Using Hymns to Teach the Faith and other Subjects
Part I – The Hymn Talk
Teaching the Faith through the Hymnal
The hymnal is a substantial resource for teaching the faith. It contains Luther’s Small Catechism, the Creeds of the Church, most of the Psalms, prayers for every occasion, a wealth of scriptural content found in the hymns and liturgies, and music that serves to amplify the meaning of the texts. Moreover, hymns are based on Bible passages and Bible stories. Likewise, the stories behind the hymns are fascinating and give insight into why the hymns were written and what circumstances led to their composition. Here’s one way to make hymns come alive for your students.
The Hymn Talk
Model a hymn talk for your students and then have students give a hymn talk to their classmates as part of religion class. Here’s how to prepare one:
- Select one of your favorite hymns that’s appropriate for your students. Read it thoroughly and look for any vocabulary or literary allusions that may be unfamiliar or puzzling. Define difficult words, phrases, or poetic allusions.
- Go to one or more of the resources listed below. There are many more, but these two are informative and very easy to use: https://hymnary.org/; http://www.hymntime.com/tch/ (aka the Cyber Hymnal). On both of these sites, type in the hymn title and you will find lots of information about the people who write and compose hymns, as well as information about the hymn’s history. The same is true for Wikipedia.
- Here are a few print resources. You may find some of them in your pastor’s library.
- Osbeck, Kenneth W. (1982) 101 Hymn Stories. Grand Rapids: Kregel Publications.
- Precht, Fred L. (1992) Lutheran Worship Hymnal Companion. St. Louis: Concordia Publishing House
- Westerhoff, Paul. (2010) Hymnal Companion to Evangelical Lutheran Worship. Augsburg Fortress.
- Lutheran Service Book: Companion to the Hymns – 2 Volume Set (2,624 pages). Edited by Joseph Herl, Peter C. Reske & Jon D. Vieker. St. Louis: Concordia Publishing House (2019).
- After gathering the information about the hymn, present the “story behind the hymn” along with any new vocabulary and other information you’ve discovered.
- For younger students, do a hymn talk at least once a month.
- For middle and high school students: Model a hymn talk; then assign a hymn talk to students and have them present it once a week for as many weeks as there are students in your class. When that round is finished, do it again. If students don’t have a favorite, you can help them select one. If you lack for volunteers, perhaps you can select the hymns you’d like them to present and have them pick them at random out of a hat.
- When the hymn talk is over, sing the hymn!
Long Term Benefits
You will find that hymn talks will lead your students into virtually every subject in the curriculum. Most important will be the study of how the Gospel is presented through poetry and music that will stay with your students as long as they live. If you want to see one of the best hymn talks ever given, go to the following YouTube site to find the story behind the hymn, “It Is Well with My Soul” as presented by Hugh Bonneville of Downton Abbey fame. Here’s the site: https://www.youtube.com/watch?v=ReApJymYSiw (16 min. 40 sec.).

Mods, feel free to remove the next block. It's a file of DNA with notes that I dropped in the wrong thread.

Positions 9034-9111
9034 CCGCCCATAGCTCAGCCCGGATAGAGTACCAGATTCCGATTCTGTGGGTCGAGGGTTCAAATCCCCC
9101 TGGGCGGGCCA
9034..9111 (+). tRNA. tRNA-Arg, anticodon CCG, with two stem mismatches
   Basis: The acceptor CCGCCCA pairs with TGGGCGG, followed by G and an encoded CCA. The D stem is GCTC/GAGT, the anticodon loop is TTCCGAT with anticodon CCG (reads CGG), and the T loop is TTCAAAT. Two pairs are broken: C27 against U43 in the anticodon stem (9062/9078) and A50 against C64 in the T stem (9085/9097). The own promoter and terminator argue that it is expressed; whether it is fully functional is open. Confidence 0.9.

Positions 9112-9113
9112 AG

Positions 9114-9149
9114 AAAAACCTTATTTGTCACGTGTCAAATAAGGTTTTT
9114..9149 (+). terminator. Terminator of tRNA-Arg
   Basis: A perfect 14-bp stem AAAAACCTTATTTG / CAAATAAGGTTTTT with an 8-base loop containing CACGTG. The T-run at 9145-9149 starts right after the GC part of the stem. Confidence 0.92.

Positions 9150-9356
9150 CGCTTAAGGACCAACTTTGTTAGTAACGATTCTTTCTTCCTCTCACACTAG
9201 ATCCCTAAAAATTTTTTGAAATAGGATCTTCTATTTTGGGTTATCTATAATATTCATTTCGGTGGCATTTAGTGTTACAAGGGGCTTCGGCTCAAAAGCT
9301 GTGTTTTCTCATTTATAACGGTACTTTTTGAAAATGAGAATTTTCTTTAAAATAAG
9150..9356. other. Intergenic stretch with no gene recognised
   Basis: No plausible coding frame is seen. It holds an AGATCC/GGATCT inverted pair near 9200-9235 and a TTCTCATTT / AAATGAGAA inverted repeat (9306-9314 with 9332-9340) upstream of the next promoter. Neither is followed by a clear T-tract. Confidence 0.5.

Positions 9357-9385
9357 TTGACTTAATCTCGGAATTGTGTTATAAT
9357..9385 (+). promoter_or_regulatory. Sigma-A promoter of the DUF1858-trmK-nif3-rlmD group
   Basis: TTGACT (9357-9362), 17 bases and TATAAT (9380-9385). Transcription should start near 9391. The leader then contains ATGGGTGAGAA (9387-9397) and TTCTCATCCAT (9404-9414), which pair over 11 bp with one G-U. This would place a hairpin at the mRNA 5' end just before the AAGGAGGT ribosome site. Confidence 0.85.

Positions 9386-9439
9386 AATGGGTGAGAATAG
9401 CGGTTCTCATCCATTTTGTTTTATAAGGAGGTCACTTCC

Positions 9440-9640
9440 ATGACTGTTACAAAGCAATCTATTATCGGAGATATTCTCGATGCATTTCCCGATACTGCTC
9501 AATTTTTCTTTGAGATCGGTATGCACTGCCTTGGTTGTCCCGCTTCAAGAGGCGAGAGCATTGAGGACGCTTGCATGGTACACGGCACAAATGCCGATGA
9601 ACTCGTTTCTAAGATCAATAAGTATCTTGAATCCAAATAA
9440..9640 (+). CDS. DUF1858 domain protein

God’s blessings as you and your students share a greater understanding of the Gospel through the gifts given through the great hymns of the Church.
Come, let us sing for joy to the LORD; let us shout aloud to the Rock of our salvation. Psalm 95:1
The Hymn of the Month and how to use hymns to teach other subjects in the curriculum…
 Find the small italicized notations at the bottom of each page of the hymnal. They contain Bible references to the hymn, the names of who wrote and translated the hymns, the meter and tune name (IN ALL CAPS) and other information.
 This is especially important for younger students (K-3) because of their smaller vocabulary and because long and more complex hymns will be difficult for them to understand. Hymns such as “I Am Jesus’ Little Lamb” need to be explained simply to younger students. The allusion to the Lamb, expressions such as “glad at heart,” etc. need to be explained so that they understand what the hymn/poem means. Then the story “behind the hymn” can be presented as well. See: https://second.wiki/wiki/henriette_maria_luise_von_hayn for information on the author of “I Am Jesus’ Little Lamb.” I think you’ll be surprised at what you find about her.
 Many online resources will also have pictures of the authors/composers of the hymns that can be projected for the class to see.
 This print reference tool is excellent, but very expensive.
 The video was recorded at the Mormon Tabernacle with the Mormon Tabernacle Choir. I share this not endorse any theological views of Mormonism. I share it only as example of how the story behind a hymn can give us greater insight as to why a hymn was written, and how it can be a means through which we can sing it the Spirit and understanding as well (1 Corinthians 14:15). The story behind the hymn presented is accurate, detailed, and of high quality. “It Is Well with My Soul” is found in the Lutheran Service Book, page 763.